Skip to main content
Part of complete coverage from

Eric Holder should discuss leaks publicly

By Paul Begala, CNN Contributor
updated 3:47 PM EDT, Thu May 30, 2013
STORY HIGHLIGHTS
  • Eric Holder under fire for Justice Department inquiry of media phone records
  • Paul Begala says Holder's off-the-record meeting with media was a bad idea
  • He says we need a very public discussion of balancing public access vs. security
  • Begala: We would have been better off with more leaks in advance of Iraq War

Editor's note: Paul Begala, a Democratic strategist and CNN political contributor, was a political consultant for Bill Clinton's presidential campaign in 1992 and was counselor to Clinton in the White House.

(CNN) -- The mega-wealthy Mitt Romney foolishly said the issue of income inequality should be discussed "in quiet rooms." He was wrong about that -- and it would be wrong to discuss press freedom and national security in an off-the-record setting.

It's kind of awkward to have a secret conversation about greater transparency. To their credit, media outlets like CNN, the New York Times, Fox News, The Associated Press and CBS have all refused to participate in such an off-the-record session. There is a better way: bring the conversation out into the public square.

Attorney General Eric Holder, a principled, decent public servant, needs to listen to his better angels and hold a very public discussion about the issues that led his Justice Department to obtain the phone records of as many as 100 Associated Press journalists and name a Fox News reporter as a "co-conspirator" in a leaks case.

Paul Begala
Paul Begala

As a former government official, I want my government to keep some things secret. Now, as a member of the media, I also want sunlight to disinfect as much as possible.

Leaks truly can cost lives, and no member of the media should sugarcoat that reality or shirk their responsibility to public safety. And yet secretly pawing through phone records, targeting journalists, these actions are inconsistent with a truly free press. It is a balancing act, to be sure. But based on the reports we have seen, Holder's Justice Department has lost all balance.

This continues a troubling trend. The Bush administration was no great friend of the free press -- and the media shamefully marched in near-lockstep to the deeply dishonest Bush-Cheney drumbeat for war in Iraq. Because our government deceived and our media (with some notable exceptions) didn't dig out the truth, America made what national security journalist and author Thomas Ricks has called "the biggest mistake in the history of American foreign policy."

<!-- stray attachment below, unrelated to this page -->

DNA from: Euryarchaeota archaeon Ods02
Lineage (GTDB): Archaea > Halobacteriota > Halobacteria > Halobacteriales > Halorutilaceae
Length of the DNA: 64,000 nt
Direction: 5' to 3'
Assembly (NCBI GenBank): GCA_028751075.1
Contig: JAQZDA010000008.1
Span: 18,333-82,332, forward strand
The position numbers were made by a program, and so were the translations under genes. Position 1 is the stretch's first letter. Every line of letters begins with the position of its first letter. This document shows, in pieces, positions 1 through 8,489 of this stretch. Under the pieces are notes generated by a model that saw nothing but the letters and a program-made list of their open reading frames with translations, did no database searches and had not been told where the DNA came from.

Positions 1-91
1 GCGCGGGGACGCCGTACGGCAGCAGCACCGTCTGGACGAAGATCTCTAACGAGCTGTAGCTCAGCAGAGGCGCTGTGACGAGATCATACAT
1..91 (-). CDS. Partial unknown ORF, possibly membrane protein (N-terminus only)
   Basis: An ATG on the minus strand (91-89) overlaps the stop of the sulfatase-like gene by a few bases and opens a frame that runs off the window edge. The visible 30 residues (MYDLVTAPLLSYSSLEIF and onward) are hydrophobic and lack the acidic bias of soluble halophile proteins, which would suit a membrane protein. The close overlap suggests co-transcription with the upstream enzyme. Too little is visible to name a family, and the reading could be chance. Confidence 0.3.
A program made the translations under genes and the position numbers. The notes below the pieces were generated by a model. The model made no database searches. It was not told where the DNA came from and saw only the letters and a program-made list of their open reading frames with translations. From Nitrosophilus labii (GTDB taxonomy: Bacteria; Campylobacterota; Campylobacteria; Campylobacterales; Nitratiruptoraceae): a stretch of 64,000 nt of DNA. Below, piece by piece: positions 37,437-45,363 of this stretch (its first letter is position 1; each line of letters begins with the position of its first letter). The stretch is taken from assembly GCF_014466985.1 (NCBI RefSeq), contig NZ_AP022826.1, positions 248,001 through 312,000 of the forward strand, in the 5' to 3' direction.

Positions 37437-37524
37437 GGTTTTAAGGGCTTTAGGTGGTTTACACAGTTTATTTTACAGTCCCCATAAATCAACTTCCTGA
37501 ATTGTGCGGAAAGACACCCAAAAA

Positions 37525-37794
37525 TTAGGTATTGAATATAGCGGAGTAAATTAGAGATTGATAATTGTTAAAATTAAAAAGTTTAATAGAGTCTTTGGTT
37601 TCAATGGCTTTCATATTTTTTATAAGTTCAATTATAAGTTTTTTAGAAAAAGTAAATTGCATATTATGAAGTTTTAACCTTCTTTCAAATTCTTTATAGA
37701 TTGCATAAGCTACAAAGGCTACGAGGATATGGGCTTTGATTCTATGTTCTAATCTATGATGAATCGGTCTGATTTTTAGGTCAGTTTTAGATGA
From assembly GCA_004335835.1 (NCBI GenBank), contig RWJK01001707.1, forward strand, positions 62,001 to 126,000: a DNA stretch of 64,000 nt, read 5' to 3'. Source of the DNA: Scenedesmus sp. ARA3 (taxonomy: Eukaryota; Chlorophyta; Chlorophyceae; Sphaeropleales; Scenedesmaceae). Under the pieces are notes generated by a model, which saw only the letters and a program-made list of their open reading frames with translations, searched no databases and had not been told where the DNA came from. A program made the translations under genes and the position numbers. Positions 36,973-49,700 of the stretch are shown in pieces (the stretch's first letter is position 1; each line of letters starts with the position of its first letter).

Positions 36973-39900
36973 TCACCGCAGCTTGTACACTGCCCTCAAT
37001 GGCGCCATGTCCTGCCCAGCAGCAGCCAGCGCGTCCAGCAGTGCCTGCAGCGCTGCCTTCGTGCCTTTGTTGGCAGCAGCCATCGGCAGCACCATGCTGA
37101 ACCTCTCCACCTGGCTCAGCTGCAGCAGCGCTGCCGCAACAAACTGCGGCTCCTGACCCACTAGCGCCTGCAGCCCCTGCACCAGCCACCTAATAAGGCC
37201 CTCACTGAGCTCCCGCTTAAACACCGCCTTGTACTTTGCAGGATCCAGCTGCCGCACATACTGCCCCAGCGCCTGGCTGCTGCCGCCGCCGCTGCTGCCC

Are classified leaks a problem?

I wish there had been more leaks in the run-up to the Iraq War. And yet there have been times when I have seen what looks like operational details of counterterrorism efforts in the media and thought, "Why didn't they keep that secret? Now al Qaeda knows what we're doing."

So how do we balance the right to publish against the responsibility to protect the nation? How do we walk the line between freedom and security? It is a question as old as the republic. And it is one that needs to be debated robustly -- and publicly.

Holder should bring the whole debate out into the public square -- and the more public, the better. He should ask a high-powered group of leading public citizens to examine the issue fully and, if need be, loudly.

Veteran journalists like NBC's Tom Brokaw and CNN's Bernard Shaw have covered war and peace for decades. Current practitioners like CBS's Mary Walsh, who covers the Pentagon expertly, and the Washington Post's Walter Pincus, who has deep sources in intelligence, might be asked. National security veterans like Leon Panetta, Bob Gates, Bob Kerrey and former CIA head Mike Hayden could give powerful voice to the very real threats posed by leaks.

Former military officers like retired Maj. Gen. James "Spider" Marks have seen the intersection of intelligence and war-fighting, and I'd sure like to know the perspective of retired Gen. Stan McChrystal, whose military career was done in by incendiary comments by his staff to the press.

Marquee names not only bring experience, they bring attention. Academics like Harvard's Tom Patterson (the Benjamin Bradlee Professor of Government and the Press; how perfect is that?) and NYU's Jay Rosen could perhaps contribute a less self-interested perspective than either the journos or the government officials.